This article is a brief overview of the grievous predicaments that our farmer friends are going through under the extended lockdown, triggering the drastic impact over rabi crops like mustard, wheat, pulses, paddy etc., across different states like MP, Rajasthan, Uttar Pradesh. The consequences are also pragmatic in poultry, fishery industries and could be a different subject of exploration.
The former agricultural secretary pointed out that even for providing additional food grain through PDS systems, the movement of grains, during and after lockdown, from godowns to fair price shops would take weeks. A similar complaint was filed from FCI officials, for not being included in the essential services list. They are facing problems in Punjab and Haryana where the food stock is already piling up. Amid this lockdown, the concern of people is genuine, and the struggle of poor farmer is unpretentious. The state and the central government have not yet taken a clear stance on tackling these issues, or in providing a systematic and strategized allocation of funds and schemes and loan sanctions. A new thought process with futuristic plan is required to counter the farmer distress.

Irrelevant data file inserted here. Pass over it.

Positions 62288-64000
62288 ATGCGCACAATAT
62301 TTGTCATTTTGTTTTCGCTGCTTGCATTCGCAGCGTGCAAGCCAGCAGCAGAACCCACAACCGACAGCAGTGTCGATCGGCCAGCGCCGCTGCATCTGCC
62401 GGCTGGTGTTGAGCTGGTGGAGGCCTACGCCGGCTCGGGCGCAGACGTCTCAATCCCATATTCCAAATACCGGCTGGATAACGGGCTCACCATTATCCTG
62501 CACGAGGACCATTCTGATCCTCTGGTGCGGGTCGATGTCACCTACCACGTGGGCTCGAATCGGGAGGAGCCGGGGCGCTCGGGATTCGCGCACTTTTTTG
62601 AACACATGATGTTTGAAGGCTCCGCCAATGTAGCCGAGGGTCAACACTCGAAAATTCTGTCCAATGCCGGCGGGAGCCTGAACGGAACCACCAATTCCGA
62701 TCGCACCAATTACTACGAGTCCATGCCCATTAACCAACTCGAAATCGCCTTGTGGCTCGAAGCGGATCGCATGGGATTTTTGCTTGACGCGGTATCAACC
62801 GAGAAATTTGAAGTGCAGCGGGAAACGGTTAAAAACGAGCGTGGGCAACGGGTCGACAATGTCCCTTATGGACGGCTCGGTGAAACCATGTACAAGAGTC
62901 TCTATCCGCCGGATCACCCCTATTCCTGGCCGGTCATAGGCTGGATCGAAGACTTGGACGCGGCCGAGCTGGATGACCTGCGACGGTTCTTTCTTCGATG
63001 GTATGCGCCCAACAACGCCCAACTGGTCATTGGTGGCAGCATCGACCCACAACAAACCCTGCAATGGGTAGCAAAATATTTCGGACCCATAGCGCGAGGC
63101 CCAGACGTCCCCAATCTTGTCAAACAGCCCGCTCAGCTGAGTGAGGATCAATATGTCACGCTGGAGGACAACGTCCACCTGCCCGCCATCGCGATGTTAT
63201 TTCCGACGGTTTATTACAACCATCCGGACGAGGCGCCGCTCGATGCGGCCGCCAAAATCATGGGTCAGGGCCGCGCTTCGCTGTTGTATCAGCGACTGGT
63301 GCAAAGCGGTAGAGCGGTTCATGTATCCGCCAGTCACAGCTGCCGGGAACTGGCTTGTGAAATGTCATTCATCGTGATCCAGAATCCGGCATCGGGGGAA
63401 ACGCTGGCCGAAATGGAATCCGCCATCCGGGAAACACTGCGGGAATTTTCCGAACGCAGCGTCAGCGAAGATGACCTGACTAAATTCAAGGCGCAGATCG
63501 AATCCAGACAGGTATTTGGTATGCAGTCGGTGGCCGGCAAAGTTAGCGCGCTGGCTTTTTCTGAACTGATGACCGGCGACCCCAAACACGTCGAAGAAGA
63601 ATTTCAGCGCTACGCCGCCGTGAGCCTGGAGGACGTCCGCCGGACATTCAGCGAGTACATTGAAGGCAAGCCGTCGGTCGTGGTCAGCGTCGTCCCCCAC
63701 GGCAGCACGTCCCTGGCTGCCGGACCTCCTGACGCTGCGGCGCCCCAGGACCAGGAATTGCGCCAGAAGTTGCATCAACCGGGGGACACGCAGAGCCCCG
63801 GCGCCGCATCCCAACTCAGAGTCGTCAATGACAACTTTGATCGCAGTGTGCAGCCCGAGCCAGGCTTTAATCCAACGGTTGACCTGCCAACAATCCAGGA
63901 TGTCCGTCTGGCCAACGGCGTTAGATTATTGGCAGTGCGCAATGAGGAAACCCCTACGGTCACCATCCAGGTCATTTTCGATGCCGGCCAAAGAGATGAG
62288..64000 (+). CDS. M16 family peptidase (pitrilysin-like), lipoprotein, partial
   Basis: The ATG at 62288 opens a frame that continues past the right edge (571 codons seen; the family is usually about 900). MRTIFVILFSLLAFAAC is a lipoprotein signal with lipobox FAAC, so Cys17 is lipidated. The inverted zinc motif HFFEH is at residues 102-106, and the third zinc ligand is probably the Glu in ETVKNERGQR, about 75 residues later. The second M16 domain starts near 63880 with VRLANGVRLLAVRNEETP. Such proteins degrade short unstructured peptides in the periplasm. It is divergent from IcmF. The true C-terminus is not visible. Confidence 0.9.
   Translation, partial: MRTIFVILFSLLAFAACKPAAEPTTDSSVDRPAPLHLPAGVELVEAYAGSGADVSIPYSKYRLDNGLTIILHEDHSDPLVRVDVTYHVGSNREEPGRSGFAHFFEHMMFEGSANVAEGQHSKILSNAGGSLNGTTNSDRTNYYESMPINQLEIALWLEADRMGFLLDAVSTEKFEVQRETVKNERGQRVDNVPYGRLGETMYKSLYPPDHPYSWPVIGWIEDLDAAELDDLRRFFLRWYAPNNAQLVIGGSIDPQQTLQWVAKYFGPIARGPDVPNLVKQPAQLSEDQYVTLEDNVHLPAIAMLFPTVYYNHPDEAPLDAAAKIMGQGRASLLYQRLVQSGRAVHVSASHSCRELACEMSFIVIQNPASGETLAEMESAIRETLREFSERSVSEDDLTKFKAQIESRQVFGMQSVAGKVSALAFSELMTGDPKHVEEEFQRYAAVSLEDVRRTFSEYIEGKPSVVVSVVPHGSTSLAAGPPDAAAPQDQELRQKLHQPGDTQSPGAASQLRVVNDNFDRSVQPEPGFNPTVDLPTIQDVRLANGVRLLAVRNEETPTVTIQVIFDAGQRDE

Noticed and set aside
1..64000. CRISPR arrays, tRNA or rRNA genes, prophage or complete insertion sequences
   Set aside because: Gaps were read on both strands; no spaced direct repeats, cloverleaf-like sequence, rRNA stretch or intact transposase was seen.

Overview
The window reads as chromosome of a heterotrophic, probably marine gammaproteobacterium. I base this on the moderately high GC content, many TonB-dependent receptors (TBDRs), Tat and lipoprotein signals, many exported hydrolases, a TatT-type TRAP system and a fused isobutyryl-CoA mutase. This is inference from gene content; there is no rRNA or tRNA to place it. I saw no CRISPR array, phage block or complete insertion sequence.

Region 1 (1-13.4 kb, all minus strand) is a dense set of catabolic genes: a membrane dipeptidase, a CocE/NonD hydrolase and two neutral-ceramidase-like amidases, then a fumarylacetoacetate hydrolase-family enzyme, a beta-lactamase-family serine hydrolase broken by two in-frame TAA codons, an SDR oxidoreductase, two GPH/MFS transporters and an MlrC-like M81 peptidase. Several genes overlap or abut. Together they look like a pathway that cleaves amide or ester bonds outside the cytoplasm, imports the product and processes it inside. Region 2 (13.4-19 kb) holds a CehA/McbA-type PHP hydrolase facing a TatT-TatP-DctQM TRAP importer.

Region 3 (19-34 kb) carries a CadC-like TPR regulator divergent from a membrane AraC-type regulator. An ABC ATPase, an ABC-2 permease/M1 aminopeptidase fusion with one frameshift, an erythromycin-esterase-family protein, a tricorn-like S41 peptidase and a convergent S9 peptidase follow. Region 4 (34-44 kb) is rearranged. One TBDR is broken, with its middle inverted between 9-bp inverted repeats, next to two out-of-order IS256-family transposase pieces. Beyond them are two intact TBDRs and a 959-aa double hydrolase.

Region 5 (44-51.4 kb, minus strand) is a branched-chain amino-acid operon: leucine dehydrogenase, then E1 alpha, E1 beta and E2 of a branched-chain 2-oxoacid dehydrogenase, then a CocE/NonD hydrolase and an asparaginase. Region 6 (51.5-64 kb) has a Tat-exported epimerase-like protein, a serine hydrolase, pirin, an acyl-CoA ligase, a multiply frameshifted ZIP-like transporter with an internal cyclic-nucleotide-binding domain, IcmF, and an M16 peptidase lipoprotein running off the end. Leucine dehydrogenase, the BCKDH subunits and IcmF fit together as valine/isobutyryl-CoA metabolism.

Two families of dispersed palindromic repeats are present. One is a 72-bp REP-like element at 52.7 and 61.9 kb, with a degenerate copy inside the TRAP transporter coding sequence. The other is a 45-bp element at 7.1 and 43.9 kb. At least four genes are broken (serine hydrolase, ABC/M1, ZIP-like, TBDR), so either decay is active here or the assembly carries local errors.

Lochan Sharma is a PhD Scholar, CSMCH, JNU, Delhi.
Manish Kumar Sharma is a Software Engineer working with Google, UK.